[SoP] Conjuration Questions for world building.. And not screwing over players.


Advice and Rules Questions


I was recently setting up the idea that some major casting traditions in a setting, and particularly that all "Divine" casters gain something akin to the Bound Creature boon. (Basically the idea that both witches and clerics have a familiar as their magical focus)

The Problems are... In no particular order
1: Conjuration Archetypes and Bound Creature. Specifically something like Familiar came to mind for them since it was literally based on the idea of familiars, but.. For a creature that always is around you what exactly is the point of an archetype that reduces summoning costs if you never have to summon it?
2: Low Casters: I don't want low casters to end up kinda screwed by what is supposed to be a boon. Seeing as Half Casting progression means they gain half as many companion hit points as a full caster would, going from about 92 by 20 CL to about 44. or about 68 by grabbing boon companion) Granted I wasn't necessarily expecting them to be battle companions, but I still wouldn't want your Paladin or similar (again anyone using divine powers of Warlockey) to end up losing their bound companion basically every single session. And on top of this the fact that in general a low caster could spend half of the talents they'd get over their entire adventure just to set up the fluff of what their companion is supposed to be. Or even worse spend half their precious talents just trying to make up for the fact that their eidolon is basically tissue paper.
3: I get that conjuration is generally seen as one of the most powerful or at least one of the most annoying spheres (It's basically an Eidolon after all) so I want to be highly cautious about doing anything that might end up overly buffing bound companions in any major way, seeing as that really could break the game in a way.


Pathfinder Adventure Path, Campaign Setting, Cards, Roleplaying Game, Starfinder Adventure Path, Starfinder Roleplaying Game Subscriber

I'm not really familiar with conjuration archetypes, but please remember one cardinal rule: Wizards, whatever the stripe, are one of the most versatile and powerful character classes in the game.

So, no need to buff them at all, and a few minor nerfs aren't going to destroy the character class in comparison to other, objectively weaker classes.

If you want several categories of PCs to have a familiar for world-building / setting reasons, no problem. But familiars aren't supposed to be fighting assistants at all. So usually their actual hit point totals are irrelevant. Any spellcaster who makes the decision to put their familiar in danger deserves the risk of losing it.


Wheldrake wrote:

I'm not really familiar with conjuration archetypes, but please remember one cardinal rule: Wizards, whatever the stripe, are one of the most versatile and powerful character classes in the game.

So, no need to buff them at all, and a few minor nerfs aren't going to destroy the character class in comparison to other, objectively weaker classes.

If you want several categories of PCs to have a familiar for world-building / setting reasons, no problem. But familiars aren't supposed to be fighting assistants at all. So usually their actual hit point totals are irrelevant. Any spellcaster who makes the decision to put their familiar in danger deserves the risk of losing it.

I probably should have been more specific on a lot of things here, and I'll go over your specific points..

[spoiler Point 1: "Hit Points are irrelevant, Any spell caster who puts their familiar in danger deserves the risk of losing it"] The way I was handling 'familiars' was by using the Bound Creature Boon from Spheres of Power's Casting Traditions, rather than using the standard familiar rules.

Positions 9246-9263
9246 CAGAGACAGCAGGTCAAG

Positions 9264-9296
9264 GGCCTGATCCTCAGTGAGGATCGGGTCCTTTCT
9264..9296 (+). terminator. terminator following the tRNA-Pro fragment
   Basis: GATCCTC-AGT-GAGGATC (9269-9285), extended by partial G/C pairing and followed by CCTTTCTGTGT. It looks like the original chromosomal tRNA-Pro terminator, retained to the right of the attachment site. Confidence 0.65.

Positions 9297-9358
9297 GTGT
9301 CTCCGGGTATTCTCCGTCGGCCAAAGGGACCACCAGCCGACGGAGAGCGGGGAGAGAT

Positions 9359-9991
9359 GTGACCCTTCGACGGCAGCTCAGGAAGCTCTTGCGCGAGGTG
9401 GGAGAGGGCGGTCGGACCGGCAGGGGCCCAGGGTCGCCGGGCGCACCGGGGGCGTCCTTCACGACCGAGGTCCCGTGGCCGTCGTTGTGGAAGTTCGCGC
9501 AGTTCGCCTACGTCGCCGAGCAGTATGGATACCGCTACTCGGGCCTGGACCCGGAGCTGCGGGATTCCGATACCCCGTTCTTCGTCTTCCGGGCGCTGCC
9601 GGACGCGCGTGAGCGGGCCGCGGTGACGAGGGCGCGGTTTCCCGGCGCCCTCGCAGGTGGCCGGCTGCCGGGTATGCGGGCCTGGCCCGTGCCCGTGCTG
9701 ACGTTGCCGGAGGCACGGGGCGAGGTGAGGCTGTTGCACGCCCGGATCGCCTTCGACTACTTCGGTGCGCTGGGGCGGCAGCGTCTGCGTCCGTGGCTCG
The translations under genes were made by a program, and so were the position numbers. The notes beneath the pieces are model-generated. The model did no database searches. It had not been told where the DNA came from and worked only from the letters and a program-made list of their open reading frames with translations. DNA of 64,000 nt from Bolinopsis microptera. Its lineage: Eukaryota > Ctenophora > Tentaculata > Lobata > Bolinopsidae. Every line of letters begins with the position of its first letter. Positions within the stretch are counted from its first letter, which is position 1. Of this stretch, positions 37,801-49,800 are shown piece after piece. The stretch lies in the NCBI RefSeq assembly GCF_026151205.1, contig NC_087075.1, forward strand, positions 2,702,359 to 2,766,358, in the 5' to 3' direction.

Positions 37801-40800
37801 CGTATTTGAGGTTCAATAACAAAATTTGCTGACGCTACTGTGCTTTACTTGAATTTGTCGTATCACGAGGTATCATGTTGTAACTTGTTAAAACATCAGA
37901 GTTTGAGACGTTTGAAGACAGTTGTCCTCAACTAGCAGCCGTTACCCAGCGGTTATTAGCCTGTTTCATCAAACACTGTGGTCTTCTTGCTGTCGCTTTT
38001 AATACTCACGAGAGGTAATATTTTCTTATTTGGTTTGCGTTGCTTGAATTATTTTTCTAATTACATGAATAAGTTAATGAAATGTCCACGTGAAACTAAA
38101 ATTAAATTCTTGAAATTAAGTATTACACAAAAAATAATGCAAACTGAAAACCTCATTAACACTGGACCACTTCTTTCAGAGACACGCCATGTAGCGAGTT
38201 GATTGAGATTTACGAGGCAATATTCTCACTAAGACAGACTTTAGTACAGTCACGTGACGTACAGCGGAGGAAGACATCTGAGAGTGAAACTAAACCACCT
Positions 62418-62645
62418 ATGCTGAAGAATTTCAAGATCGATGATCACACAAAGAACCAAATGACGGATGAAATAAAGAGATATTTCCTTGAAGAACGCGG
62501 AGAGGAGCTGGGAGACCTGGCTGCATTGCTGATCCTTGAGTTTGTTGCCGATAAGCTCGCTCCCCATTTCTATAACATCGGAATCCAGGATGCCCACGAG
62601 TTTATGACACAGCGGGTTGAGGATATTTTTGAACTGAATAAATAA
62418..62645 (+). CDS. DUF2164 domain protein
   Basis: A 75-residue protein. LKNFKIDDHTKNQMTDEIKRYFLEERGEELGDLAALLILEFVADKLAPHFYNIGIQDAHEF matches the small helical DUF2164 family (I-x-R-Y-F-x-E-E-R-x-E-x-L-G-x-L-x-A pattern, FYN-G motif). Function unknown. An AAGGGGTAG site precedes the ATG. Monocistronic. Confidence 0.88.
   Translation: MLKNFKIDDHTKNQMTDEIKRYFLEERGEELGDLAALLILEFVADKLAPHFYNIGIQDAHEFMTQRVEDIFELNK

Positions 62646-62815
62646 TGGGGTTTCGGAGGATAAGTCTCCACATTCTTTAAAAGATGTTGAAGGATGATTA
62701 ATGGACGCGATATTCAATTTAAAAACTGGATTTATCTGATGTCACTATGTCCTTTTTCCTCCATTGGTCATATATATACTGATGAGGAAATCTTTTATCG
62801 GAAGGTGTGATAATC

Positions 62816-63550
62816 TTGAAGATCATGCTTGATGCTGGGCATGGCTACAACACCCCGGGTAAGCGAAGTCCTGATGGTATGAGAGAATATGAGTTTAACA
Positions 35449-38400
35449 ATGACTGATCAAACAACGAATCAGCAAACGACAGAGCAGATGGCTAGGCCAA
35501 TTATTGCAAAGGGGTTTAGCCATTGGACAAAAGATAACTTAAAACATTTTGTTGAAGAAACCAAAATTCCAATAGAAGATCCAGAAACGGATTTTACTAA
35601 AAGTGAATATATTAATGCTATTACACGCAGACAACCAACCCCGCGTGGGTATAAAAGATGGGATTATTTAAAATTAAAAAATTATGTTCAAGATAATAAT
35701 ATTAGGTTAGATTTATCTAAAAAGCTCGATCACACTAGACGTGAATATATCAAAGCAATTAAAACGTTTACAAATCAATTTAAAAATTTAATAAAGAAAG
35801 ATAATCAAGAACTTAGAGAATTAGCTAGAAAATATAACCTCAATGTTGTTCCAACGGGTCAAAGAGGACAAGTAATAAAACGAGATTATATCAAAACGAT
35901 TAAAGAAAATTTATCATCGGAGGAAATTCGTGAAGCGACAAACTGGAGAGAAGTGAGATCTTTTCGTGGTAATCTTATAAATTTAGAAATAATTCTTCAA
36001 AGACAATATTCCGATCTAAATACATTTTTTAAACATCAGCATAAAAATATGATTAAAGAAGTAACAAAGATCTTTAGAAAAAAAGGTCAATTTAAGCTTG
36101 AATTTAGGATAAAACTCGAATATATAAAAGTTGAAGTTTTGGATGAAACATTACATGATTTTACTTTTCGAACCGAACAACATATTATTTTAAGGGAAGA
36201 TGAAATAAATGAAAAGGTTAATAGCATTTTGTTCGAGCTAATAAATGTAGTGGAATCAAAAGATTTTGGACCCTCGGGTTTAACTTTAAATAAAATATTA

Your magic is tied to a magical creature, who shares essence and power with you.

You gain the Conjuration sphere (or the Extra Companion talent if you already possess the Conjuration sphere), and a companion who serves as the source of your power. Unlike a normal companion, this companion is not an extraplanar, and you may choose upon gaining the companion what creature type it possesses (although it does not gain the immunities or other qualities of its creature type). Your companion’s first (form) talent should reflect its creature type. This bound creature cannot be summoned or dismissed, and costs no spell points to use. You do not suffer a chance of failure from the Focused Casting drawback so long as your bound creature is on the same plane as you and is within Long range (400 ft + 40 ft per caster level). If your bound creature dies, you suffer a chance of spell failure as outlined in the Focused Casting drawback until you gain another bound creature. You cannot bond with a new creature for 30 days or until you gain another level, whichever comes first. The new bound creature must be the same creature type as your previous bound creature.
(Emphasis Mine)[/spoiler]
Granted it is still true that someone who throws an actual familiar into trouble is probably doing it wrong, but with the fact that it dying means that your character goes a whole MONTH Having to make a pretty hefty concentration check (DC 20 + 1/2 the caster level) literally every time you want to cast a sphere effect, and 1/2 casters only get half as many hit points on their familiar as normal, that's a lot that can go wrong.[/spoiler]

Conjuration Archetypes:
Conjuration Archetypes are actually called Companion archetypes, my mistake, and they do this.
Quote:
Upon gaining a Conjuration sphere companion, you may select archetypes to apply to it. Once selected, the archetype cannot be removed from that companion. Each companion may have different archetypes. A companion may have more than one archetype as long as the archetypes do not replace or modify the same features or abilities.

The Familiar archetype in particular does this.

Quote:
Your companion only gains half its normal Hit Dice (rounded down), but has the spell point cost to summon it reduced by 2 (minimum 0). If the companion would normally only have 1 Hit Die, it still has 1 Hit Die, but receives half its normal hit points (rounded down, minimum 1).

If a bound companion doesn't take any spell points to summon, does this ability do anything at all?

The Overall Worry: